Being Optimally Aroused Matters: Effects of a Weak Stress Manipulation on Children’s Executive Functions Are Moderated by Temperament and Age

  •  Regula Neuenschwander    
  •  Claudia Roebers    
  •  Clancy Blair    


We tested a core assumption of the bidirectional model of executive function (EF) (Blair & Ursache, 2011)
indicating that EF is dependent on arousal. From a bottom-up perspective the performance on EF tasks is
assumed to be curvilinearly related to arousal, with very high or low levels of arousal impairing EF. N = 107 4-
and 6-year-olds’ performance on EF tasks was explored as a function of a weak stress manipulation aiming to
raise children’s emotional arousal. EF (Stroop, Flanker, Go/no-go, and Backwards Color Recall) was assessed
and stress was induced in half of the children by imposing a mild social-evaluative threat. Furthermore,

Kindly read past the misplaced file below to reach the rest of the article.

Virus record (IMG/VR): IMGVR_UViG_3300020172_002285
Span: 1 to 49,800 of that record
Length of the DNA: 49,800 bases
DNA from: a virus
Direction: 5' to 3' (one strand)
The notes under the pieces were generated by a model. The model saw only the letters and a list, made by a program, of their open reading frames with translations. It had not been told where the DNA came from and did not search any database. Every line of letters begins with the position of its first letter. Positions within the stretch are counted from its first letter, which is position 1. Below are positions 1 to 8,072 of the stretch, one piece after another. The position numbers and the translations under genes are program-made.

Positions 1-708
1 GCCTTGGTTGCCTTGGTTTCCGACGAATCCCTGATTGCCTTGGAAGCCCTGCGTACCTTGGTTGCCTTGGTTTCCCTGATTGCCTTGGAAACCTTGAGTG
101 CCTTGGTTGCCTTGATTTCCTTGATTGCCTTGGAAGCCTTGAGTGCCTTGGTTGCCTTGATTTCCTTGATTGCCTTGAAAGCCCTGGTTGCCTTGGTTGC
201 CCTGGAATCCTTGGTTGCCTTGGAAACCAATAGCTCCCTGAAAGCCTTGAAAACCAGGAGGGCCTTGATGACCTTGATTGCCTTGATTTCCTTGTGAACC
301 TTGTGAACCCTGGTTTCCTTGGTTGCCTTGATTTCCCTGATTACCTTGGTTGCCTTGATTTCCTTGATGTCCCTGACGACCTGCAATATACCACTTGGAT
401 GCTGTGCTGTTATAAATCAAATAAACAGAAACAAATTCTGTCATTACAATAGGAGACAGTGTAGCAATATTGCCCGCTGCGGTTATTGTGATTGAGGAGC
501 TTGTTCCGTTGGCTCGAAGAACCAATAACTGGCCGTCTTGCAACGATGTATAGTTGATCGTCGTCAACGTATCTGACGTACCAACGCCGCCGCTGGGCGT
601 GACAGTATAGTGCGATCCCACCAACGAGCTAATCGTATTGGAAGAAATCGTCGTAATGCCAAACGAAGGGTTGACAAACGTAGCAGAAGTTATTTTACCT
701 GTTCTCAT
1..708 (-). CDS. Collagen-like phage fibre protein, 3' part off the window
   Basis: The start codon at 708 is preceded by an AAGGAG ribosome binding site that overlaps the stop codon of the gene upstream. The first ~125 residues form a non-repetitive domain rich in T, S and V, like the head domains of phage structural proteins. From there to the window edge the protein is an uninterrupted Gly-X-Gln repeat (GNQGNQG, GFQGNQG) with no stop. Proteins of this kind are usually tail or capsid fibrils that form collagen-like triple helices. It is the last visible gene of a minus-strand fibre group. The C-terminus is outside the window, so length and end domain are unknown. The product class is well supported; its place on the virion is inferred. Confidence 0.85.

children’s temperament was assessed as a potential moderator. We found that stress effects on children’s EF
performance were moderated by age and temperament: 4-year-olds with high Inhibitory Control and high
Attentional Focusing were negatively affected by the stressor. However, it is unclear whether these effects were
mediated by self-reported arousal. Our findings disconfirmed the hypotheses that adverse effects of the stressor
are particularly high in children high on emotional reactivity aspects of temperament and low on self-regulatory
aspects of temperament. Further, 6-year-olds did not show any stress effects. Results will be discussed within the
framework of the Yerkes-Dodson law and with regard to stress manipulations in children.

This work is licensed under a Creative Commons Attribution 4.0 License.
  • ISSN(Print): 1927-0526
  • ISSN(Online): 1927-0534
  • Started: 2011
  • Frequency: semiannual

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